Anyway, one practice that Phyllis and I have worked with is allowing learners some built-in misses. So instead of 8/10 discussions, 8 count for the full number of points in the discussions category.
The policy of giving people built-in "misses" is intended to give people control over their submission calendar to some degree. It is also intended to alleviate the need to negotiate late work (generally). This approach needs to be explained very early in the course and could be part of the welcome letter to learners.

Decisions about which assignments are absolutely required also need to be communicated.

For the achievers in the course --the ones who will complete all 10 out of 10 discussions, for example, the extra credit is already built in.

Best,

Alice

Alice said...

Hi All,

I thought I'd posted to this discussion, but I can't find evidence that I did!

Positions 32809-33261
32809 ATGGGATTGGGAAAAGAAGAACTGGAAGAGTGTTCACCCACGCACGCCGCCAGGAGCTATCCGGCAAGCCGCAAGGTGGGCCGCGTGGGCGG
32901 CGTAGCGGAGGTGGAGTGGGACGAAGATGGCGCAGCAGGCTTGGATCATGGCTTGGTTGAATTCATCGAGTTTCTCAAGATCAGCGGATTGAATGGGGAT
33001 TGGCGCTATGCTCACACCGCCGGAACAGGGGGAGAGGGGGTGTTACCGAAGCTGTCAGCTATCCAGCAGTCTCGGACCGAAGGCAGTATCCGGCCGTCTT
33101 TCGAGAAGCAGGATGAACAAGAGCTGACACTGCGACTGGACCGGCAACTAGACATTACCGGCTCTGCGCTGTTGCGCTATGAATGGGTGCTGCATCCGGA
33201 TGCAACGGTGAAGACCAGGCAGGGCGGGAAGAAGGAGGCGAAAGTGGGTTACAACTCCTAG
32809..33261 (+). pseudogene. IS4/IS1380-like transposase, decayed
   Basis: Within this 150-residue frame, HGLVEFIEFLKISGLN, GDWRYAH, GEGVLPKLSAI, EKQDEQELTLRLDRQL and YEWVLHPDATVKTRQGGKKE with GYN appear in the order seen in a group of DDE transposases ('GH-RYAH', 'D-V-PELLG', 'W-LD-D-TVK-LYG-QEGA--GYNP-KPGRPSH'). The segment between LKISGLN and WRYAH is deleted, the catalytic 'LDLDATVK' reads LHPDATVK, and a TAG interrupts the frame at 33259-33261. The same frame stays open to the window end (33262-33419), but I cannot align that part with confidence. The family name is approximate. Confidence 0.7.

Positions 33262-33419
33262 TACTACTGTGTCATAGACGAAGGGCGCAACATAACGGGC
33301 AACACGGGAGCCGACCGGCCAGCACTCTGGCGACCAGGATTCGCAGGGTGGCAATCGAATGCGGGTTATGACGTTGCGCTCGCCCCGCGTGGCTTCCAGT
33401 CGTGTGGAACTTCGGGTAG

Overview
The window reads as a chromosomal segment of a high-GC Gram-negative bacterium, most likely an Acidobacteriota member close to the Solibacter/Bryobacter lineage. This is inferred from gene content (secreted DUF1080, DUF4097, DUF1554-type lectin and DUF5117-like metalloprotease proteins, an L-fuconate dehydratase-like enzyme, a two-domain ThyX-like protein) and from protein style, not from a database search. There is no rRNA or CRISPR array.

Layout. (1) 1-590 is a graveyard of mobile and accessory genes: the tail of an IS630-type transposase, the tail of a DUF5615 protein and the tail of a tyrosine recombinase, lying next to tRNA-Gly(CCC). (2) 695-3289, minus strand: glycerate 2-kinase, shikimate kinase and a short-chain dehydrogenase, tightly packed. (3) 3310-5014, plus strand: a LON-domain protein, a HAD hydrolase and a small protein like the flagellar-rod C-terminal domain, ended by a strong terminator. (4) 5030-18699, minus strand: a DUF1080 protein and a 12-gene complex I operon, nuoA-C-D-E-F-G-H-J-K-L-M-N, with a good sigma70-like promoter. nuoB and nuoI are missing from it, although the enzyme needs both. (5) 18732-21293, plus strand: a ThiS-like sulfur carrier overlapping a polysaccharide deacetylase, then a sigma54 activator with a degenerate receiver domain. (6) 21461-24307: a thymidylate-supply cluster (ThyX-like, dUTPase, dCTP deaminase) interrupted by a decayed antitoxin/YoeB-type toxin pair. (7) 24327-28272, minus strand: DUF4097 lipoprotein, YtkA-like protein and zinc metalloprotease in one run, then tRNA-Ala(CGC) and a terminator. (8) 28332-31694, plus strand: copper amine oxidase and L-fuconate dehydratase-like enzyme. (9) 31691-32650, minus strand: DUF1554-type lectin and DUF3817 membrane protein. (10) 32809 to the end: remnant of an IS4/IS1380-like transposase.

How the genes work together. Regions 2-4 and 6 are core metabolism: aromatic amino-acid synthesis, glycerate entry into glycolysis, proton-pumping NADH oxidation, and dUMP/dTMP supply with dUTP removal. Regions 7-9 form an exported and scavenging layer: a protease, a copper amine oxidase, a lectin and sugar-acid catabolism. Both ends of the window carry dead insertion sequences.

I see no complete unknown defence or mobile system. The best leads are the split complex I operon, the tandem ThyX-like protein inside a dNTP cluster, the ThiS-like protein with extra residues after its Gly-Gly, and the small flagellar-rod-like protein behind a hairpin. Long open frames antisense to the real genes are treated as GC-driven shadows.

Anyway, one practice that Phyllis and I have worked with is allowing learners some built-in misses. So instead of 8/10 discussions, 8 count for the full number of points in the discussions category.
The policy of giving people built-in "misses" is intended to give people control over their submission calendar to some degree. It is also intended to alleviate the need to negotiate late work (generally). This approach needs to be explained very early in the course and could be part of the welcome letter to learners.

Decisions about which assignments are absolutely required also need to be communicated.

For the achievers in the course --the ones who will complete all 10 out of 10 discussions, for example, the extra credit is already built in.

Best,

Alice